Meanwhile, after the crisis of the airborne toxic event has passed, the locals suspect that this event continues to exercise an influence on the environment in the form of the even more brilliantly colorful sunsets that are now typical in the town. Granted, this effect would seem almost to be a benefit, but no one seems to understand exactly what is causing these colorful sunsets, leaving open the possibility that they might be a marker of ongoing damage to the environment. Thus, Jack and Babette stop on a parkway overpass to observe one of these amazing sunsets, which (since the event) have become “almost unbearably beautiful. Not that there was a measurable connection. If the special character of Nyodene Derivative (added to the everyday drift of effluents, pollutants, contaminants and deliriants) had caused this aesthetic leap from already brilliant sunsets to broad towering ruddled visionary skyscapes, tinged with dread, no one had been able to prove it” (162).

Later, Gladney describes these new sunsets as “postmodern,” though that description is not explained. Indeed, it is immediately followed by a suggestion that these sunsets are “rich in romantic imagery,” which is not something that is typical of the postmodern (216). It is almost as if Gladney is reaching for a description of these sunsets but is unable to find the appropriate language or analogy. Meanwhile, he observes this later sunset with Winnie, noting to her that the brilliance of these sunsets might be diminishing. When she says she would miss the sunsets were they to go away, Gladney suggests that the “toxic residue in the atmosphere” might be diminishing, in response to which she notes, “There’s a school of thought that says it’s not residue from the cloud that causes the sunsets. It’s residue from the microorganisms that ate the cloud” (216).

Thus, in keeping with the uncertainty of interpretation in the postmodern world, no one really knows exactly what is causing these sunsets, other than the natural suspicion that the airborne toxic event is involved. There are, however, signs of toxicity in the environment throughout the novel, as if modern life itself might be inimical to human life. Early in the novel, for example, the grade school in Blacksmith is evacuated and closed after both students and teachers begin to exhibit odd symptoms. However, given all the environmental dangers that accompany modern life, no one is able to identify the cause of these symptoms:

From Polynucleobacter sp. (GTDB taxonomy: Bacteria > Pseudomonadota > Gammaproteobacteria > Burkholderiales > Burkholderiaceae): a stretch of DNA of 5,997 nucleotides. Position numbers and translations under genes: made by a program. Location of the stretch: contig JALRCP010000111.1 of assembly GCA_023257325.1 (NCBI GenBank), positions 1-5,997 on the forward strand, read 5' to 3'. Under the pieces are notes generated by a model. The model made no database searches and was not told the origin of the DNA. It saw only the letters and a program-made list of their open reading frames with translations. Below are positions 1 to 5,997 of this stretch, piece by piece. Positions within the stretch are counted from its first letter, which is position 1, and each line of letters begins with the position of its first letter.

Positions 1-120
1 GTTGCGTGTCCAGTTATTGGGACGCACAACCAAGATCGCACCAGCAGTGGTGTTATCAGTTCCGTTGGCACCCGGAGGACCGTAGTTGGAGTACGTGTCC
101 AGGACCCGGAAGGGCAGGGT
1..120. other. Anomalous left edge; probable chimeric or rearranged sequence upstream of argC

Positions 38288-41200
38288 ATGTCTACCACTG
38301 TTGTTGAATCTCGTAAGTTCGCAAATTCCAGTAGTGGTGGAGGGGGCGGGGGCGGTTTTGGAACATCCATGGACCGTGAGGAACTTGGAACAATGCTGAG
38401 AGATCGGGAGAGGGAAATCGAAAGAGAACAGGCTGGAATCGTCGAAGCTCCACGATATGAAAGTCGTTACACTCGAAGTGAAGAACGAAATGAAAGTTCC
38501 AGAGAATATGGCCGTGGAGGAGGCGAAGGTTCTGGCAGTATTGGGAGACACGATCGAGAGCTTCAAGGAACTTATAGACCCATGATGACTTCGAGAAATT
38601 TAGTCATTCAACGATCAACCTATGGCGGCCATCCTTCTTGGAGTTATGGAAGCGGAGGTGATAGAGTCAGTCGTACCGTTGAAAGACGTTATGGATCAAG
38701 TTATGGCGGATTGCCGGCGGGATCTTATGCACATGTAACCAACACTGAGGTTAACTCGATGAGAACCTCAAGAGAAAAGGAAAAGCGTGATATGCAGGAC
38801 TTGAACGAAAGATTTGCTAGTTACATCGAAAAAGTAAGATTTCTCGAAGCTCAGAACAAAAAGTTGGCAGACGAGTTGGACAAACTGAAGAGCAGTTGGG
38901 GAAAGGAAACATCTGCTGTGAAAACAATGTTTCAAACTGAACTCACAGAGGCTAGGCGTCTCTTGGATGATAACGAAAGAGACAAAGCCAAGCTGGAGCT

“No one knew what was wrong. Investigators said it could be the ventilating system, the paint or varnish, the foam insulation, the electrical insulation, the cafeteria food, the rays emitted by microcomputers, the asbestos fireproofing, the adhesive on shipping containers, the fumes from the chlorinated pool, or perhaps something deeper, finer-grained, more closely woven into the basic state of things” (35).

The apparent contamination of the school and the airborne toxic event both bring home to Blacksmith the kinds of disasters that supposedly occur only in impoverished Third World locations that are exposed to dangers from which the privileged citizens of the town are accustomed to seeing on television but from which they are accustomed to feeling protected. Thus, when reports of the accident that causes the toxic event are first received, Gladney assures Babette that they are not the kind of people who have to be worried about such things:

“These things happen to poor people who live in exposed areas. Society is set up in such a way that it’s the poor and the uneducated who suffer the main impact of natural and man-made disasters. People in low-lying areas get the floods, people in shanties get the hurricanes and tornados. I’m a college professor. Did you ever see a college professor rowing a boat down his own street in one of those TV floods? We live in a neat and pleasant town near a college with a quaint name. These things don’t happen in places like Blacksmith” (112).

But, of course, such things can potentially happen anywhere, and the Gladneys soon have to evacuate their comfortable suburban home in order to escape an approaching toxic cloud. At that, their escape is not entirely successful, and Gladney himself is momentarily exposed to a toxic gas, an exposure that might prove to be fatal. This reminder that the kinds of disasters we are accustomed to watching on television as they occur in remote locations can also occur in the most idyllic of American towns can certainly be taken as a commentary on assumptions of American privilege and exceptionalism. But it is also the case that climate change and the dramatic dangers it brings are inherently global and that the effects of climate change not only can be seen anywhere but will, in fact, be seen everywhere. In this sense, White Noise can be read as a cautionary tale that warns American readers against the sanguine assumption that they will somehow be spared the impact of climate change.

Works Cited

Baya, Adina. “‘’Relax and enjoy these disasters’’: News Media Consumption and Family Life in Don DeLillo’s White Noise.” Neohelicon, vol. 41, 2014, pp. 159–174

DeLillo, Don. White Noise. 1985, Penguin Classics Reprint Edition, 2016.

Dewey, Joseph. “The Dark Humor of White Noise.” Dark Humor. Edited by Harold Bloom and Blake Hobby, Bloom’s Literary Criticism; 2010, pp. 229–39.

Frow, John. “The Last Things Before the Last: Notes on White Noise.” South Atlantic Quarterly, vol. 89, no. 2, 1990, pp. 413–29.

Marinaccio, Rocco. “Slow Food/White Noise: Food and Eating in Don DeLillo’s Postmodern America.” Literature Interpretation Theory, vol. 26, 2015, pp. 62–84.

Michael, Magali. “Don DeLillo, White Noise (1985).” Handbook of the American Novel of the Twentieth and Twenty-First Centuries, Edited by Timo Müller, Walter de Gruyter, 2017.

Weber, Max. The Protestant Ethic and the Spirit of Capitalism. 1904–1905. Translated by Talcott Parsons, 1930, Routledge, 1995.


[1] That cereal is a food might be significant as well, food being the ultimate example of an object that is literally intended for consumption. On the treatment of food in general as part of the examination of consumerism in White Noise, see Marinaccio.

[2] For a broader discussion of the consumption of news media in White Noise, see Baya.